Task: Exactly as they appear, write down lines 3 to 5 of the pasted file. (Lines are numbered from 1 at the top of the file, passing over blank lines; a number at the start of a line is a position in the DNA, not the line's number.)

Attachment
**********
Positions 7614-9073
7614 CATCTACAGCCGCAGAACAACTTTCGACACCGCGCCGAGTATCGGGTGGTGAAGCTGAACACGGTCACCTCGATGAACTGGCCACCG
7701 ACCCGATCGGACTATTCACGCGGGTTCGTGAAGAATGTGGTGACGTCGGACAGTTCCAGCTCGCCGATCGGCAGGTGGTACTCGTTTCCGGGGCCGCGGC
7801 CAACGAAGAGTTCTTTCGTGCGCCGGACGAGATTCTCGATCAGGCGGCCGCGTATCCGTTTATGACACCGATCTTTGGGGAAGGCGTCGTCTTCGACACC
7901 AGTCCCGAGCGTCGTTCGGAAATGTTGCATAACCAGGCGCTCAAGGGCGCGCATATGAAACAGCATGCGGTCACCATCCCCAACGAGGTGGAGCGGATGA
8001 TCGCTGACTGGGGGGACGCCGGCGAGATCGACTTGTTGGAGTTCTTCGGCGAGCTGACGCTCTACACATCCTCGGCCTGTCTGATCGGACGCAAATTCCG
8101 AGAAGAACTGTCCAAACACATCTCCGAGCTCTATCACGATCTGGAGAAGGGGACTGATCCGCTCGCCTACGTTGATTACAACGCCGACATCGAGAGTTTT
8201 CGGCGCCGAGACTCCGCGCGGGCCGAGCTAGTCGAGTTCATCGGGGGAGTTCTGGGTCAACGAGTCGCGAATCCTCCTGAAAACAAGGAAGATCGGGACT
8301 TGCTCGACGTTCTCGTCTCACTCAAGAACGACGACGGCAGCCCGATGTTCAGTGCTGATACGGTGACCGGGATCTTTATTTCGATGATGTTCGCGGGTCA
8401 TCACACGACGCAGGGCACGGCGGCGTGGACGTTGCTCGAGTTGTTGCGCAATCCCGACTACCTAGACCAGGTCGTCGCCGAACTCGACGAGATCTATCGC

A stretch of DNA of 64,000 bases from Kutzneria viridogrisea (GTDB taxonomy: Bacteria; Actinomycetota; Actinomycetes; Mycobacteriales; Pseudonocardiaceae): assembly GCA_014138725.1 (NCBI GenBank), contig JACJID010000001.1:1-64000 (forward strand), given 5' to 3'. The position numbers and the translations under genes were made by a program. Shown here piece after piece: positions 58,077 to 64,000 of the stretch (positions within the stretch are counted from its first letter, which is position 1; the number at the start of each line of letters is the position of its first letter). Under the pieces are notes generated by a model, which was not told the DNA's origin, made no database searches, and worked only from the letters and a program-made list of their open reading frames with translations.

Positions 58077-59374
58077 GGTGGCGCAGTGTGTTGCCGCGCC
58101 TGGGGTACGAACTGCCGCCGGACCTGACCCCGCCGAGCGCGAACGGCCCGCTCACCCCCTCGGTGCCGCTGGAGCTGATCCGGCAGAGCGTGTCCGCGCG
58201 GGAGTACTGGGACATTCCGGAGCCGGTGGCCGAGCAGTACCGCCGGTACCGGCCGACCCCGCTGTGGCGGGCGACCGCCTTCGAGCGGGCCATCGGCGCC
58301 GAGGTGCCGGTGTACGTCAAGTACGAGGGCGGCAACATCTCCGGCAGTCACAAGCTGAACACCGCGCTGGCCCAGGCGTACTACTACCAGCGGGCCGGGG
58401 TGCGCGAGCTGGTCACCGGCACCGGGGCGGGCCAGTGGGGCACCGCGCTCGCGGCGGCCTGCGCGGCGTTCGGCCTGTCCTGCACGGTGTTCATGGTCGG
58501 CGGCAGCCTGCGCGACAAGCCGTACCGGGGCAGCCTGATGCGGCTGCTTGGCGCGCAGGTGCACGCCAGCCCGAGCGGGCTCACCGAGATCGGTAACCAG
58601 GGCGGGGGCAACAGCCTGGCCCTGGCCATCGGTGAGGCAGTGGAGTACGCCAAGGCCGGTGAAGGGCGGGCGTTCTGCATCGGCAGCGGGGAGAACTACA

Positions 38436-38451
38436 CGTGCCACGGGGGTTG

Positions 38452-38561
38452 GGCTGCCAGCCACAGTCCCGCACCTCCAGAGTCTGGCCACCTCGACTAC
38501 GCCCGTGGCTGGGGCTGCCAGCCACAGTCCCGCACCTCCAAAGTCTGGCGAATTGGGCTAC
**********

7701 ACCCGATCGGACTATTCACGCGGGTTCGTGAAGAATGTGGTGACGTCGGACAGTTCCAGCTCGCCGATCGGCAGGTGGTACTCGTTTCCGGGGCCGCGGC
7801 CAACGAAGAGTTCTTTCGTGCGCCGGACGAGATTCTCGATCAGGCGGCCGCGTATCCGTTTATGACACCGATCTTTGGGGAAGGCGTCGTCTTCGACACC
7901 AGTCCCGAGCGTCGTTCGGAAATGTTGCATAACCAGGCGCTCAAGGGCGCGCATATGAAACAGCATGCGGTCACCATCCCCAACGAGGTGGAGCGGATGA